• The polymer dispersions of the present invention are prepared by polymerizing the abovementioned monomers in the presence of seed latex. Seed latex is used in an amount of preferably 0.1% to 4% by weight and more preferably 1 to 3% by weight, based on the total amount of monomers.
  • The weight average particle diameter of the polymer seed used is preferably not more than 80 nm or not more than 60 nm and more particularly not more than 50 nm or not more than 40 nm, for example in the range from 20 to 40 nm. Determining the weight average particle diameter is known to a person skilled in the art and is effected via the method of the analytical ultracentrifuge for example. Weight average particle diameter herein is the weight average Dw50 value determined by the method of the analytical ultracentrifuge (cf. S. E. Harding et al., Analytical Ultracentrifugation in Biochemistry and Polymer Science, Royal Society of Chemistry, Cambridge, Great Britain 1992, Chapter 10, Analysis of Polymer Dispersions with an Eight-Cell-AUC-Multiplexer: High Resolution Particle Size Distribution and Density Gradient Techniques, W. Mächtle, pages 147 to 175). It is advantageous for the polymer seed used to be monomodal and to have a narrow particle size distribution. Narrow particle size distribution herein is to be understood as meaning that the ratio of the weight average particle diameter Dw50 and number average particle diameter DN50 determined by the method of the analytical ultracentrifuge [Dw50/DN50] is not more than 2.0, preferably not more than 1.5 and more preferably not more than 1.2 or not more than 1.1. The polymer seed is typically used in the form of an aqueous polymer dispersion. The aforementioned amounts are based on the polymer solids content of the aqueous polymer seed dispersion; they are therefore reported as parts by weight of polymer seed solids per 100 parts by weight of monomers. Preparing a polymer seed is known to a person skilled in the art and is typically effected by initially charging a relatively small amount of monomers and a relatively large amount of emulsifiers together with deionized water in a reaction vessel and adding a sufficient amount of polymerization initiator at the reaction temperature. The preference according to the present invention is for the use of a polymer seed having a glass transition temperature of not less than 50° C., not less than 60° C., not less than 70° C., not less than 80° C. or not less than 90° C. Particular preference is given to a polystyrene polymer seed or to a polymethyl methacrylate polymer seed.
  • In one possible embodiment of the process of the present invention, the polymerization reactor is initially charged with some or all of the polymer seed, with the remainder, if any, being added in the course of the emulsion polymerization. Preferably, all the polymer seed is initially charged to the polymerization reactor before initiation of the polymerization.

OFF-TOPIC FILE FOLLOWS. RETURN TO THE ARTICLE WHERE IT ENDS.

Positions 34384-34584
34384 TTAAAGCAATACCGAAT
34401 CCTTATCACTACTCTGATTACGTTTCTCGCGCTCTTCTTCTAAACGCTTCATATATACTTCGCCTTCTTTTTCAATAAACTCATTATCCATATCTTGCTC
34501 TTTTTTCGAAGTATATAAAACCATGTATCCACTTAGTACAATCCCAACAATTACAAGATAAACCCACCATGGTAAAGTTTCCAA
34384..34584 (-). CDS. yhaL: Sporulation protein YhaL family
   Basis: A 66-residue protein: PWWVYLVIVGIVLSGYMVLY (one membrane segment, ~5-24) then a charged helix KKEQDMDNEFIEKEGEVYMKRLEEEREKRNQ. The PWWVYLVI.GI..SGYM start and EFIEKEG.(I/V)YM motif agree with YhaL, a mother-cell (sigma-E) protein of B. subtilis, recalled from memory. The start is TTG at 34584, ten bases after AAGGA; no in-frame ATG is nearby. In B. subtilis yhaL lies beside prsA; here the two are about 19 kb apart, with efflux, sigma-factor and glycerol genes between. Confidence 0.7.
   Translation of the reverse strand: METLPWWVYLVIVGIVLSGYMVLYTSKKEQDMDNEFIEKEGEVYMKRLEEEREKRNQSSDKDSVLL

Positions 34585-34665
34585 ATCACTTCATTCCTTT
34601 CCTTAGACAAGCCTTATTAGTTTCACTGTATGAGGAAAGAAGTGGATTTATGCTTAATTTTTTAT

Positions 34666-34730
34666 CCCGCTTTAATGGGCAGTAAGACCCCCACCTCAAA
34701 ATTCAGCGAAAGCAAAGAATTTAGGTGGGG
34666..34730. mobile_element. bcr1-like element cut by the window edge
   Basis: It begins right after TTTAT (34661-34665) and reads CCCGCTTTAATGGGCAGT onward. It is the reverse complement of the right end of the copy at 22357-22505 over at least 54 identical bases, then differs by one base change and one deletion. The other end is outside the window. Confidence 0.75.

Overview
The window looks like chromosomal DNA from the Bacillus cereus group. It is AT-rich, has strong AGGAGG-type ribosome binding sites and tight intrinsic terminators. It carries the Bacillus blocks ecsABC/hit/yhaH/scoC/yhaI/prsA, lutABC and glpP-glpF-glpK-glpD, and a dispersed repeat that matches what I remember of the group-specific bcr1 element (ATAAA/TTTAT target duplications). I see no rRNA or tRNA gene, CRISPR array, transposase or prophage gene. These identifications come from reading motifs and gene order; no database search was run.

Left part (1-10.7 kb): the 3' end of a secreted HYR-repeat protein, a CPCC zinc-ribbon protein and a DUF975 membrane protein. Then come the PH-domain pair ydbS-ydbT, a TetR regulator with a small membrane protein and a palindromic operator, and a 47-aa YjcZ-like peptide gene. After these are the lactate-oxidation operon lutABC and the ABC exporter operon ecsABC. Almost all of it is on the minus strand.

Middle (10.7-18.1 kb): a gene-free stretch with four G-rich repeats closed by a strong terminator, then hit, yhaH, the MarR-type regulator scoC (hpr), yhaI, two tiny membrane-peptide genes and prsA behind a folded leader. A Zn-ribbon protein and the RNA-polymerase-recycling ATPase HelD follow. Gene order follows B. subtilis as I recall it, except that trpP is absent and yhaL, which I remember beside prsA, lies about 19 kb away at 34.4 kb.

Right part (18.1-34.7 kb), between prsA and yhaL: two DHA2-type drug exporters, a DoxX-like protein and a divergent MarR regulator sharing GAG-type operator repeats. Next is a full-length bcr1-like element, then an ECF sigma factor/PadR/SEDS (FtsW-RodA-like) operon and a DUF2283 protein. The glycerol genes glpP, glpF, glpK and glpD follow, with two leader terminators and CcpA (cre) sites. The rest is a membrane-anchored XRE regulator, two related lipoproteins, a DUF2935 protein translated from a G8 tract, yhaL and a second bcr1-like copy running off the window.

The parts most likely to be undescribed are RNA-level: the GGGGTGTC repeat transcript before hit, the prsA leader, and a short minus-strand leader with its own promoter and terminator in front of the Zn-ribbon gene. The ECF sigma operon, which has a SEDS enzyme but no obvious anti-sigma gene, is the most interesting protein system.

• In one embodiment of the process of the present invention, at least 15% by weight of the initiator are initially charged in the aqueous medium together with the carbohydrate compound and the seed latex, the monomers and also the residual initiators being metered into this initial charge under polymerization conditions. It is also possible for 1% to 10% by weight of all the monomers to be polymerized to be included in the initial charge in addition to the initiator and the seed latex. The remaining monomers and the remaining initiator are then metered separately into the initial charge under polymerization conditions after the polymerization has started. Polymerization conditions are to be understood as meaning that the reaction mixture in the initial charge has been heated to the requisite temperature in which the polymerization takes place. These temperatures are for example in the range from 80 to 130° C. and preferably in the range from 90 to 120° C. Polymerization can also be carried out under superatmospheric pressure, for example at pressures up to 15 bar, for example in the range from 2 to 10 bar.
  • The process of the present invention typically utilizes initiators that form free radicals under the reaction conditions. Suitable polymerization initiators include, for example, peroxides, hydroperoxides, hydrogen peroxide, sodium persulfate, potassium persulfate, redox catalysts and azo compounds such as 2,2-azobis(4-methoxy-2,4-dimethylvaleronitrile), 2,2-azobis(2,4-dimethylvaleronitrile) and 2,2-azobis(2-amidinopropane) dihydrochloride. Examples of further suitable initiators are dibenzoyl peroxide, tert.-butyl perpivalate, tert.-butyl per-2-ethylhexanoate, di-tert-butyl peroxide, diamyl peroxide, dioctanoyl peroxide, didecanoyl peroxide, dilauroyl peroxide, bis(o-tolyl)peroxide, succinyl peroxide, tert-butyl peracetate, tert-butyl permaleate, tert-butyl perisobutyrate, tert-butyl perpivalate, tert-butyl peroctoate, tert-butyl perbenzoate, tert-butyl hydroperoxide, azobisisobutyronitrile, 2,2″-azobis(2-methylbutyronitrile), 2,2″-azobis(2,4-dimethylvaleronitrile) and 2,2″-azobis(N,N″-dimethyleneisobutyroamidine) dihydrochloride. Initiators are preferably selected from the group consisting of peroxodisulfates, peroxosulfates, azo initiators, organic peroxides, organic hydroperoxides and hydrogen peroxide. Particular preference is given to using water-soluble initiators, for example sodium persulfate, potassium persulfate, ammonium persulfate, sodium peroxodisulfate, potassium peroxodisulfate and/or ammonium peroxodisulfate. The polymerization can also be initiated by means of high-energy rays such as electron beams or irradiation with UV light.